• If you are not yet on Medicare: You must enroll before Jan. 1, 2020. Your initial enrollment period (IEP) begins three months before your 65th birthday and ends three months after the month in which you turn 65. Depending on when you turn 65, you may want to consider early retirement or signing up for Medicare while you’re still employed.
  • If you are currently on another Medigap plan: You can switch to C or F if you are still in your original Medigap Open Enrollment Period (six months beginning the first month you had Medicare Part B coverage). If you are past that period, depending on the laws in your state, insurers may refuse to cover you, delay coverage or charge a higher premium. There are several exceptions, so you should consult with insurance companies in your state to see if you qualify.
  • If you are on Medicare Advantage: You can drop that coverage and enroll in original Medicare during the annual open enrollment (Oct. 15 to Dec. 7) or during Medicare Advantage Disenrollment (Jan. 1 to Feb. 14). Getting on Plan C or F (or any Medigap plan, for that matter) is more difficult. You will likely have to undergo medical underwriting to determine whether you will have to pay a higher premium or if you are even eligible for coverage. 

A Potential Unpleasant Surprise

Even if you jump through all the requisite hoops and end up with Medigap Plan C or F before Jan. 1, 2020, you may face rising premiums. Many insurance agents fear this will happen because these grandfathered plans will no longer be enrolling healthier seniors. Others suggest this may drive more people to Medicare Advantage programs, which will cost taxpayers and the Medicare program even more.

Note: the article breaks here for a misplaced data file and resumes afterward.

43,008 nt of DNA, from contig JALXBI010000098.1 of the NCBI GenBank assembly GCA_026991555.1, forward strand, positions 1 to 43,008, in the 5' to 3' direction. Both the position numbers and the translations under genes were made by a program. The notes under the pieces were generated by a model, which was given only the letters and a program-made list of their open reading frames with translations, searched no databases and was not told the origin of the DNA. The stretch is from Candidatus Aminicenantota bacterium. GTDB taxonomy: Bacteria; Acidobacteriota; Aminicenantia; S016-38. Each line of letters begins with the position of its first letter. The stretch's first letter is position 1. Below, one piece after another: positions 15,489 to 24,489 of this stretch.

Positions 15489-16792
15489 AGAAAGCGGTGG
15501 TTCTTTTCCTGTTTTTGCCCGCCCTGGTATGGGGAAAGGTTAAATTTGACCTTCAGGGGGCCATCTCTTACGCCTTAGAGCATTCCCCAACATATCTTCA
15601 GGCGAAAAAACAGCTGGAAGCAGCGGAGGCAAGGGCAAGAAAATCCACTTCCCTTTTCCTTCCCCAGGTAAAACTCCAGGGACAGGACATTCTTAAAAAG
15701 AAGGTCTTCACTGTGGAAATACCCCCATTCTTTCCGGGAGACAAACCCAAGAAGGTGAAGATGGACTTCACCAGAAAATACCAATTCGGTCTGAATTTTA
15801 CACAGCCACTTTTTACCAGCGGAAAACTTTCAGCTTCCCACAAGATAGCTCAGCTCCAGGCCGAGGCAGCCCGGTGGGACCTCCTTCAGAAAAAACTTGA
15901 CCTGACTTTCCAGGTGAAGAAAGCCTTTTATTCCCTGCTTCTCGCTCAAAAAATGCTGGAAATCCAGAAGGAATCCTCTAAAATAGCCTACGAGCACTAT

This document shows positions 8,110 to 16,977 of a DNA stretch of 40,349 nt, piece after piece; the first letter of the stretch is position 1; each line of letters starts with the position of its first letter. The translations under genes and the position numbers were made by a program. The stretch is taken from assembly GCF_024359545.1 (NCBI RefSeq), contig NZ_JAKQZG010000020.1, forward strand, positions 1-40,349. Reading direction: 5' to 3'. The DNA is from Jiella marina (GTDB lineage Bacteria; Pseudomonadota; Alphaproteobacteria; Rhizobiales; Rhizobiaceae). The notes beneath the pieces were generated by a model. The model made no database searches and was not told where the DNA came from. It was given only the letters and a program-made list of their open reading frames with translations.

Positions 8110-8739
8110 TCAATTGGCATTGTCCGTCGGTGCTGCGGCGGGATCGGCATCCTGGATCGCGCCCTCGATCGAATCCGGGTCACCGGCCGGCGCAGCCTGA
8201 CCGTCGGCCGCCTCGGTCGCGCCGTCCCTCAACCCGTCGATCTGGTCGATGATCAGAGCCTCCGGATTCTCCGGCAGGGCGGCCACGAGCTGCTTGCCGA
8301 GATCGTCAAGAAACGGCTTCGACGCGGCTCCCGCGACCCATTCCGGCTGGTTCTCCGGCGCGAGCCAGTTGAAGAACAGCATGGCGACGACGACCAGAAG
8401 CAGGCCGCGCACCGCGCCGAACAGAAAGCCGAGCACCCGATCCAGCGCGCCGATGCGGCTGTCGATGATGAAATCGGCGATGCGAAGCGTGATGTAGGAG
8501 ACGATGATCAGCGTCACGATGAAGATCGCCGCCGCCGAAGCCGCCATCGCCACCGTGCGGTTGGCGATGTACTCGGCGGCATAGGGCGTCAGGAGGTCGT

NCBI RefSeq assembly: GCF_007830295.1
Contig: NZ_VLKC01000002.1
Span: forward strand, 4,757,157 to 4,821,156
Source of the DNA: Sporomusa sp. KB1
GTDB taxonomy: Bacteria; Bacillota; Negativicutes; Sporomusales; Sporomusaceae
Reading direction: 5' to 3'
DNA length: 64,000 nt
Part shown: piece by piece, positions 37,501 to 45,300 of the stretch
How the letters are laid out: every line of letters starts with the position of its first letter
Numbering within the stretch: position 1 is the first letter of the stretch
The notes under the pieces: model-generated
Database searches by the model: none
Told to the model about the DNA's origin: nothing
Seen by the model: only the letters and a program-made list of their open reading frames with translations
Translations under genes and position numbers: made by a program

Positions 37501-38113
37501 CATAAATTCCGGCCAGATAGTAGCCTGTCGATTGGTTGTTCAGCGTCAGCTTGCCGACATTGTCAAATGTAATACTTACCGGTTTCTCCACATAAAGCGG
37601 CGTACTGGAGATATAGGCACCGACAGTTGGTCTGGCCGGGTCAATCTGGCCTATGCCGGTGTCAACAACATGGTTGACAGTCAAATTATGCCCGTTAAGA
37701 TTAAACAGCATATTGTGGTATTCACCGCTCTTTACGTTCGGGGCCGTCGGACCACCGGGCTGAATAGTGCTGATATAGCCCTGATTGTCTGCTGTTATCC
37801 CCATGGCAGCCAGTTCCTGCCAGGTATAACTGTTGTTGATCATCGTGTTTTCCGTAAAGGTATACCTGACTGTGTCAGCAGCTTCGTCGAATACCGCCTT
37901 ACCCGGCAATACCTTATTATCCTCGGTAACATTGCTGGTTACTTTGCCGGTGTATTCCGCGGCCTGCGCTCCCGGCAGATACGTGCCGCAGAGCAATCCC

The Plan G Option

Some agents are advising clients to sign up for Plan G as an alternative to Plan F. Plan G is the same as Plan F except that enrollees must pay the once-a-year Medicare Part B deductible of $183. Some enrollees have noted that premiums for Plan F already require people to pay more than the $183 they save over Plan G, making the move to Plan G even more appealing. Of course, if you are already on Plan C or F and want to switch to Plan G, you must qualify and live in a state that lets you switch. It’s also a good idea to ask the insurance company if its policy is portable, meaning that if you buy it in one state and then later move to another state, you won’t lose your insurance because you can’t purchase it in your new home state.

​The Bottom Line

The fact that Medigap Plans F and C will no longer accept new enrollees beginning Jan. 1, 2020, is not the end of the world. It may even be a blessing in disguise considering the option of Plan G, as noted above. The real problem you may face is the difficulty in switching from one Medigap plan to another after the initial open enrollment period.

If you decide to go with original Medicare plus Medigap, do your research and make sure you choose a Medigap plan that will meet your needs now and in the future because it may well be the only Medigap plan you will ever get to have.

Want to learn how to invest?

Get a free 10 week email series that will teach you how to start investing.

Delivered twice a week, straight to your inbox.